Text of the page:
The following letter to the editor was sent to local newspapers on Oct. 5:
The Michigan Supreme Court on Friday ruled as unconstitutional the law which had formed the basis for Governor Whitmer’s unilateral state of emergency declarations along with her nearly 200 executive orders. As we approach our seventh month in managing this ongoing situation, our state has moved beyond what would be considered emergent conditions and is now presented with the opportunity to empower our local communities to meet the needs of the pandemic response in a more precise way.
A move away from the present “8 regions” approach is overdue given that in practice we’ve seen Michigan simply defined as “up north” and “everywhere else” since early July. This has meant that areas like Shiawassee and Saginaw counties are geographically captive to conditions in over 60 other counties.
To place local communities at the forefront rather than have them remain subject to often contradictory or unclear directives, I am advocating that ongoing pandemic management be focused at the county level to allow for more clarity, predictability and collaboration between community partners. Our county public health departments and emergency management agencies across the state have been instrumental from the early stages of the pandemic up to the present. They are also more readily available frontline contacts for citizens with questions and possess long-standing relationships with community partners. Combined with a renewed push for long-awaited defined public health data benchmarks and goals, we can better involve an increasingly informed citizenry as part of the solution which will, over time, restore hope and confidence while keeping people safe with measures proportional to county status and risk posed.
To meet this latter goal, there will be a critical ongoing responsibility to report data daily along with desired metrics on percent positivity, cases, hospitalizations, context of infection (general community vs facility, etc.), and more. It is essential that as much as possible we answer “why,” “for how long,” and “what comes next” as citizens look to plan and take necessary steps. This will help reduce uncertainty as much as possible and stem the increasing cynicism and malaise which is plaguing the minds of far too many of our people. I am committed to fully engaging within this community-driven approach from the state level to ensure that any additional resources needed are provided.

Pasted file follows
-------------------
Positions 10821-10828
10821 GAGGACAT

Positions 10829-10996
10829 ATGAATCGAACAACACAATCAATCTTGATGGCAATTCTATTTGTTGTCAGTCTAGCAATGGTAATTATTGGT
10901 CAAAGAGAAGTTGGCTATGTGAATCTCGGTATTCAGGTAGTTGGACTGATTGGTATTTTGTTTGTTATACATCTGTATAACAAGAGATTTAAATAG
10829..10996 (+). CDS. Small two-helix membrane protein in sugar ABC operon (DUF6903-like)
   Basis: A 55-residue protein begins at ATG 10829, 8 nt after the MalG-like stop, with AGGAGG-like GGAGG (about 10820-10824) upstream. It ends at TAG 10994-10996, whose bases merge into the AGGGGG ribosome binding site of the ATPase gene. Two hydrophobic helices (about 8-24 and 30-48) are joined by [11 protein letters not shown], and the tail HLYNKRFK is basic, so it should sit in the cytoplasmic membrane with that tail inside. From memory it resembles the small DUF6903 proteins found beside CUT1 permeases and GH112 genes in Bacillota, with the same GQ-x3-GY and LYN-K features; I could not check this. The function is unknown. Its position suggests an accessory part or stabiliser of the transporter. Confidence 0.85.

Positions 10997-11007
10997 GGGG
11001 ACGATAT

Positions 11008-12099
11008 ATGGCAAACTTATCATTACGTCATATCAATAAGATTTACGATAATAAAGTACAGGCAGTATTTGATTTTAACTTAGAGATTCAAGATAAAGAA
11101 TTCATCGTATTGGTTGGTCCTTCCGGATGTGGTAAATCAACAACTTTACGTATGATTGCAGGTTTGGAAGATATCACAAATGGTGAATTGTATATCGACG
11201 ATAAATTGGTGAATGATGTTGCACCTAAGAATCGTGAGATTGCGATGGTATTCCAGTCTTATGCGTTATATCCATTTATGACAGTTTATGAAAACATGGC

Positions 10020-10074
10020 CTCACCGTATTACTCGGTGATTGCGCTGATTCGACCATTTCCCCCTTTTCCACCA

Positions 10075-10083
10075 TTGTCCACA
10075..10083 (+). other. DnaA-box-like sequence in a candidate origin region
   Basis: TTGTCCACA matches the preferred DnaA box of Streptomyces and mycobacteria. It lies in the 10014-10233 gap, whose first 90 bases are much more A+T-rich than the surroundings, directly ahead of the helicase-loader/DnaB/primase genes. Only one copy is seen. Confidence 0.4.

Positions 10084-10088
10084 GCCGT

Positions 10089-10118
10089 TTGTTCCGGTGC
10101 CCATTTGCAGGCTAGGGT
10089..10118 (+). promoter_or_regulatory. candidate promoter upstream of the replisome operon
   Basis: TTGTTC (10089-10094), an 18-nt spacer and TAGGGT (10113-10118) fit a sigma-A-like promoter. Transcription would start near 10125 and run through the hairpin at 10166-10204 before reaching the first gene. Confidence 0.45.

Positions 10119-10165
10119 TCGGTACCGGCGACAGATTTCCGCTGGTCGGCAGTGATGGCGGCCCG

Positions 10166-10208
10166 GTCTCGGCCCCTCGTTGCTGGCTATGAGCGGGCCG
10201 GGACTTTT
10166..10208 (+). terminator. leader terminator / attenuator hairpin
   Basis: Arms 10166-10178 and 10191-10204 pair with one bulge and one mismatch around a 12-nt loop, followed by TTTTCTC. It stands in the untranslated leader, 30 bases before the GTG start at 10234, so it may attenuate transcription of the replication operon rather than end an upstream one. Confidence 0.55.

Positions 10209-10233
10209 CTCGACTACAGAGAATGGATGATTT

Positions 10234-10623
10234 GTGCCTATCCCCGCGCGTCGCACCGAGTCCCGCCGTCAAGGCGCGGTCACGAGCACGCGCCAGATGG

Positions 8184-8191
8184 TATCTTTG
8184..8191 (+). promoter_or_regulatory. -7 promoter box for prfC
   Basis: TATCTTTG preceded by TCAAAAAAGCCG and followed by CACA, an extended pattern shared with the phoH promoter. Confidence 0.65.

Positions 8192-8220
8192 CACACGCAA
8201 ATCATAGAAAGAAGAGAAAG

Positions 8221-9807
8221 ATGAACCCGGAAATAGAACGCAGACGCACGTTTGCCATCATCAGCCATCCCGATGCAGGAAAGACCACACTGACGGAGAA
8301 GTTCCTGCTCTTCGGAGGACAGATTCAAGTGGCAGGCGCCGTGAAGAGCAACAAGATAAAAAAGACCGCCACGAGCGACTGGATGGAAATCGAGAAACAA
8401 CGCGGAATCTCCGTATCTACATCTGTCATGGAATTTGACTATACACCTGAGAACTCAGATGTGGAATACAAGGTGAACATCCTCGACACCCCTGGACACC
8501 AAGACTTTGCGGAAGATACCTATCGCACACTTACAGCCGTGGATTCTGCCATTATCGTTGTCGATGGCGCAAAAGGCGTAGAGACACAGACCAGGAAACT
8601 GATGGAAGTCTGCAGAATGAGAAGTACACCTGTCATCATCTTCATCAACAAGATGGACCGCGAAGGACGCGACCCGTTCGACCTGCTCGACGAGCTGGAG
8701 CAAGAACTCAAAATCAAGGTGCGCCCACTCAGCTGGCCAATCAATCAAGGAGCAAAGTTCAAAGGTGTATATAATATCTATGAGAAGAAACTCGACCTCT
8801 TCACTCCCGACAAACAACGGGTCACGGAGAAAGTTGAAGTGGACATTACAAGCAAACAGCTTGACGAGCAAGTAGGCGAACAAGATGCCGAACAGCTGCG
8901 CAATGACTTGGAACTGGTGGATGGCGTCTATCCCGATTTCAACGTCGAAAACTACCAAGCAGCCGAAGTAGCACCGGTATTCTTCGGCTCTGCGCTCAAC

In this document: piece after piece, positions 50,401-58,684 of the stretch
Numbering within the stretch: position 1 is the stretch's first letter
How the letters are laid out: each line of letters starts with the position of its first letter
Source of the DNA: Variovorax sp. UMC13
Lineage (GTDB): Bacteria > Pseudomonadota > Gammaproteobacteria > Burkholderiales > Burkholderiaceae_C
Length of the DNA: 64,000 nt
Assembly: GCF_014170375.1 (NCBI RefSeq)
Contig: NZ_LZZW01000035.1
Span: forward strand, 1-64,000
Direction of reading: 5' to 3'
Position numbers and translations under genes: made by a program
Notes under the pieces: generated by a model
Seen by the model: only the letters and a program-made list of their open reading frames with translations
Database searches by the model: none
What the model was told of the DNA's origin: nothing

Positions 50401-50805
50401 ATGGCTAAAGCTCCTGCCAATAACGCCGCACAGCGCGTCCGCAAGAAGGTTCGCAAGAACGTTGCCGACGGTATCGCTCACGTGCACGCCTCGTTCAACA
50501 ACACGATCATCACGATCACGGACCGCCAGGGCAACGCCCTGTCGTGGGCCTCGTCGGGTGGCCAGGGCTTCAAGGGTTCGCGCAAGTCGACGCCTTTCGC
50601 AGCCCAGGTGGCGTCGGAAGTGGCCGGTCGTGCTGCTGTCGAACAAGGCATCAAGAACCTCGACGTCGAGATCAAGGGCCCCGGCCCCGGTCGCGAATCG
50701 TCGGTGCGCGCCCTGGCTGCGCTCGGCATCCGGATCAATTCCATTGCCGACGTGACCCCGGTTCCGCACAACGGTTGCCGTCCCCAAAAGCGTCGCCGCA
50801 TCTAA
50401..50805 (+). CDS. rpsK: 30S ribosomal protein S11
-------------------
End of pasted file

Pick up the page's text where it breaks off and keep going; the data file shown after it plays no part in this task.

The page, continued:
County public health departments are already in regular contact with many affected entities on an ongoing basis, including our schools as laid out in the bipartisan safe school reopening agreement. This law maintained school district discretion on decisions beyond baseline protocols, and I believe strongly that local discretion should be maintained.
There are many additional conversations and initiatives regarding safe practices which have been occurring but have not been able to reach fruition due to uncertainty on orders, timelines or lack of information on the data which drives decisions. Shiawassee Safe is but one example of a collaborative best practice effort which would be bolstered by moving toward a county public health-driven response. This important work can and would be assisted by leaders in county and local government, public safety, Memorial Healthcare and our senior care facilitates, school districts, our chambers of commerce and many other nonprofit and community partners. I have spoken with representatives from many of these entities and they are ready to help in any way possible in providing ongoing support to ensure safe and sensible practices based on the best available public health data.
We have the testing capacity and contact tracing ability needed to quickly identify and contain outbreaks. We also have needed protective equipment inventories and robust hospital capacity throughout mid-Michigan. We must remain prudent and keep the needs of vulnerable people at the forefront of our minds. I will be an active and constructive voice in this process as I push to see our communities further empowered to help keep people safe in the days ahead.
State Representative, 85th District
Brian Long, President and CEO of Memorial Healthcare in Owosso, speaks in support of a plan announced Tuesday by State Rep. Ben Frederick aimed at giving people more certainty and control by allowing for data-driven COVID-19 responses that reflect conditions in local communities.
Rep. Frederick talks about a plan unveiled Tuesday that provides local public health experts with the option to modify their COVID-19 policies at the county-level – potentially loosening state limits on gathering sizes, restaurant capacity and other measures that would remain in place in other counties. Health thresholds allowing local decision-making would be based on […]